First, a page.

"In sum, reflection on vocation taking place in a community of shared interest and support shifted the framing of higher education for both students and faculty. The three elements of the PTEV programs—vocational narrative as basic structure, the grounding of this narrative in learning communities, and the cultivation of reflective practices—invited students to experience their college education not as passive consumers but as protagonists in a serious enterprise with life-long consequences. These programs demonstrated that it is possible to recover the formative power of liberal education, even at a time when fixation upon its merely instrumental value threatens to overwhelm the deeper and more public ends of higher education."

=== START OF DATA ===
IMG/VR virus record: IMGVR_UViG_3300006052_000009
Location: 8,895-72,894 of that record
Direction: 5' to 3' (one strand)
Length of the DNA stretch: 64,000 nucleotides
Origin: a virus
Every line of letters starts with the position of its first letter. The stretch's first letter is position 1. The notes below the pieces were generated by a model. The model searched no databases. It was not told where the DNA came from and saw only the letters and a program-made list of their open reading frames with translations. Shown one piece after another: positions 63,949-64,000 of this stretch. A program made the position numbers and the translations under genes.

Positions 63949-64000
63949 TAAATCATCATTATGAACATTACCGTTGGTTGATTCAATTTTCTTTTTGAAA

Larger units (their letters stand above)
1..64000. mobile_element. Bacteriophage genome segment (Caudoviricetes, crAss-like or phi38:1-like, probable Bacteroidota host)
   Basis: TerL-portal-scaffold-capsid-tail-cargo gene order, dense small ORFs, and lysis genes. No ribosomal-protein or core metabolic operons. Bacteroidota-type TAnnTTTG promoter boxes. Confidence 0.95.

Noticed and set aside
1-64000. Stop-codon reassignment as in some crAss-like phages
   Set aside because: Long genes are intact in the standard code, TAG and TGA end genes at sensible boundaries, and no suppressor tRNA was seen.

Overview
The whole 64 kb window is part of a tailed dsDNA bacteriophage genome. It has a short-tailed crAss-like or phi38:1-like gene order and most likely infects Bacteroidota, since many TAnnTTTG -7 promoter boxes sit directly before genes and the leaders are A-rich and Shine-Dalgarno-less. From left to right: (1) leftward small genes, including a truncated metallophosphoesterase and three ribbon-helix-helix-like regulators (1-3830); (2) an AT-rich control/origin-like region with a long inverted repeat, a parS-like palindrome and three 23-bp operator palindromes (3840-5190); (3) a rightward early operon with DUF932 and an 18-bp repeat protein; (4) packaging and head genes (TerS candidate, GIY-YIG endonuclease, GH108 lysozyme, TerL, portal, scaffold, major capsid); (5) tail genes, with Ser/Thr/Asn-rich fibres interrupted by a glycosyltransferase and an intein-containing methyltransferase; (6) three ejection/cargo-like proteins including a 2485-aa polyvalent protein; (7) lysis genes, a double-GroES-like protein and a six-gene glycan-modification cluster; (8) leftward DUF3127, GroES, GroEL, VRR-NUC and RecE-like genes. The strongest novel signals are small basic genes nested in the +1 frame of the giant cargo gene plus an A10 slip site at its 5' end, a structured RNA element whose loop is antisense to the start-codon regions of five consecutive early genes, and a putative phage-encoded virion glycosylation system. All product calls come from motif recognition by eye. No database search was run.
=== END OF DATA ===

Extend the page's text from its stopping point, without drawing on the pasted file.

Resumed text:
For 10 years the Lilly Endowment resourced a Program on the Theological Exploration of Vocation (PTEV) that appears to have strengthened liberal education on their campuses:
"[T]his project challenged a group of 88 colleges and universities affiliated with a variety of Christian denominations, from Orthodox and Roman Catholic to Evangelical Protestant and Quaker, to think anew about what they were trying to achieve for their students (for a list of the campuses that participated, as well as articles discussing the PTEV, see the Lilly Endowment website at www.resourcingChristianity.org). The theme of life purpose, or 'vocation' in the language the project drew from the religious language of calling."